After a sharp rise in allocations to reserves in 2020, reflecting an anticipation of severe deterioration of asset quality against the backdrop of the health crisis, 2021 was marked by a limited level of risk, due firstly to the effectiveness of the support measures and secondly to the strong rebound of economic activity.
Loan loss reserves represent close to six years of the historical average cost of risk, 34% of which is related to the provisioning of performing loans for Crédit Agricole S.A., 44% for the Regional Banks, and 39% for Crédit Agricole group.
Coverage ratios strengthening the solidity of the Group.
*Loan loss reserves, including collective provisions. Coverage ratios are calculated based on loans and receivables due from customers in default
A low level of doubtful loans reflecting the quality of our assets and of our customers.
… Alexandra Boleslawski, Chief Risk Officer
“Crédit Agricole Group recorded a cost of risk of €2,193m in 2021 and €1,849m, which is 18 basis points on an underlying basis, excluding specific exceptional items. At Crédit Agricole S.A. level, , the cost of risk totalled €1,576m and €1,232m on an underlying basis excluding these same specific elements, which corresponds to 28 bps.
These figures represent a reduction in the cost of risk by approximately one half from 2020 and a return to historically very low levels. This result reflects the success of the carry measures of the economy of the Government, supported by the European Central Bank (ECB) and deployed with the support of the banks. By preventing a large number of defaults by economic agents, this carry resulted in a cost of risk that proved to be very contained.
At the same time, the Group continued to apply a prudent approach by continuing to fund prudential provisions in the amount of €595m. With the contribution of Creval in Italy, the total Crédit Agricole Group inventory of prudential provisions rose by nearly €800m in 2021 and by slightly more than €2bn over the two financial years 2020 and 2021, which were impacted by the Covid-19 crisis. At year-end 2021, Crédit Agricole Group has €18.9bn in total provisions, including €7.5bn in prudential provisions corresponding to more than two and a half years of the average cost of risk observed over the long period before the crisis.
Since the end of the financial year, the environment has been very significantly modified by the conflict in Ukraine. The Group is present in both countries: in Ukraine with a retail bank, and in Russia with the activities of its Corporate and Investment Bank. Exposures in these two countries (on-shore and oﬀ-shore) represent less than 1% of Crédit Agricole S.A.’s commercial lending. Our overall provisioning level, particularly the €3bn in provisions on performing Crédit Agricole SA loans, out of the €7.5bn in the accounts of the Group, means that we can calmly approach our ability to absorb the direct and indirect impacts of the war.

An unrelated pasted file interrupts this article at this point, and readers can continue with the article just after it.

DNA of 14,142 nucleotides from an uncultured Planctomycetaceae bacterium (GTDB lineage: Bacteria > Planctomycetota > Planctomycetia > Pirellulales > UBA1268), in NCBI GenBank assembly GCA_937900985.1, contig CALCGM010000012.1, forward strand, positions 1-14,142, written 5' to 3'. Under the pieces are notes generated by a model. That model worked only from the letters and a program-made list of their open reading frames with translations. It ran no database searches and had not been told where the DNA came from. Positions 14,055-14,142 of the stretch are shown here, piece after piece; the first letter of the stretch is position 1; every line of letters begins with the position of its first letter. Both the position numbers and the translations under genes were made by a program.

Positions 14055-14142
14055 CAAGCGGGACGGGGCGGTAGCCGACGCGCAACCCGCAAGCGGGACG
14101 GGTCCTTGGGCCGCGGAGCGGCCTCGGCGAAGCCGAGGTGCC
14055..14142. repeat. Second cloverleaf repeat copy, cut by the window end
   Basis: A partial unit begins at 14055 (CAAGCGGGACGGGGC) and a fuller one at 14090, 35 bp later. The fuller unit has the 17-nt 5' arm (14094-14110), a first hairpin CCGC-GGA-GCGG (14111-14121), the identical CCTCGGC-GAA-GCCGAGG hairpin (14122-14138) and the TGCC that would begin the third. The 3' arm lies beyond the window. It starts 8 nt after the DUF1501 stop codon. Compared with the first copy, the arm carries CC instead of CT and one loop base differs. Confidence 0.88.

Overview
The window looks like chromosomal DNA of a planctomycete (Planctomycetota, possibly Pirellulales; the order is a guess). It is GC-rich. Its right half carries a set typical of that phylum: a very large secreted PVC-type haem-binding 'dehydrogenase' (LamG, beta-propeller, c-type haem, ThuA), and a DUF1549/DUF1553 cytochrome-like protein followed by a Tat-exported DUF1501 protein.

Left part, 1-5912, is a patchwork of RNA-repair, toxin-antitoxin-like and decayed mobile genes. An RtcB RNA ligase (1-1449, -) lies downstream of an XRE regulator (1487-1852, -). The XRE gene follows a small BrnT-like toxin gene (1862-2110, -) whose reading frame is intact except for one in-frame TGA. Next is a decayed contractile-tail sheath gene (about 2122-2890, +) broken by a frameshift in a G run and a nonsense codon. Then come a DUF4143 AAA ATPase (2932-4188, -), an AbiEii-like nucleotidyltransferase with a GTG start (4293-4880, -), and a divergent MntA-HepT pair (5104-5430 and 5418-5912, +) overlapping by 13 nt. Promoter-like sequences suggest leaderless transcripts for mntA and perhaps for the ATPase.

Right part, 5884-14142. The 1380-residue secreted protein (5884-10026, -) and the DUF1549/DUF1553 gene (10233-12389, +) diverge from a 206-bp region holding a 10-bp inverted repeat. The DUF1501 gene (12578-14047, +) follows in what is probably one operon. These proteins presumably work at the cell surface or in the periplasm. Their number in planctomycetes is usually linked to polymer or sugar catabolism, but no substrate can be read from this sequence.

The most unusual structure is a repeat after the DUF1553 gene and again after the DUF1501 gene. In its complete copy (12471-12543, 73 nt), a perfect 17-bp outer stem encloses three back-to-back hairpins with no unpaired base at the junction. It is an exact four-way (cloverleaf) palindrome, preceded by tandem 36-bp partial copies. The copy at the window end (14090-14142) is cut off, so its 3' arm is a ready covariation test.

(1) Gross outstanding loans to customers excluding credit institutions as at 31 December 2021.
Even if the risk level has remained limited until now, the exit from the crisis and the anticipated progressive end of the accommodating budget and monetary policies are generating many uncertainties:
Finally, the global context is marked by many high political and geopolitical risks.
Risk of loss from the failure of a counterparty and its resulting inability to meet commitments.
Risk of loss arising from changes in market parameters.
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Risks of losses arising from inadequate or failed processes, personnel, information systems (including information security and privacy, as well as cyberspace risks for which the vectors are the telecommunications systems and means) or external events.
Risk of losses arising from inadequate pricing, incorrect valuation of provisions for claims or inadequate reinsurance.
Risks arising from failure to comply with regulations and legislation governing banking and financial activities. Risks arising from exposure to civil or criminal legal proceedings.
Risks related to losses, decreases in revenue or income due to decisions related to our strategic choices and/or competitive positioning, as well as the macroeconomic, political and regulatory environment.
Environmental, social and governance risks result from the Group’s exposure to counterparties that may potentially be adversely impacted by these factors; they are assessed as risk factors that influence the other existing risk categories, including credit, operational, legal and others.
Environmental risks include transition risks, related to the development of a low carbon and more sustainable economy, physical risks, whether intense or chronic and other risks, notably environmental damage, the depletion of natural resources or the loss of biodiversity.
The Group uses climate scenarios to guide its strategy, notably the SDS (Sustainable Development Scenario) of the International Energy Agency to set the main points of alignment of our portfolios with the Paris Agreement.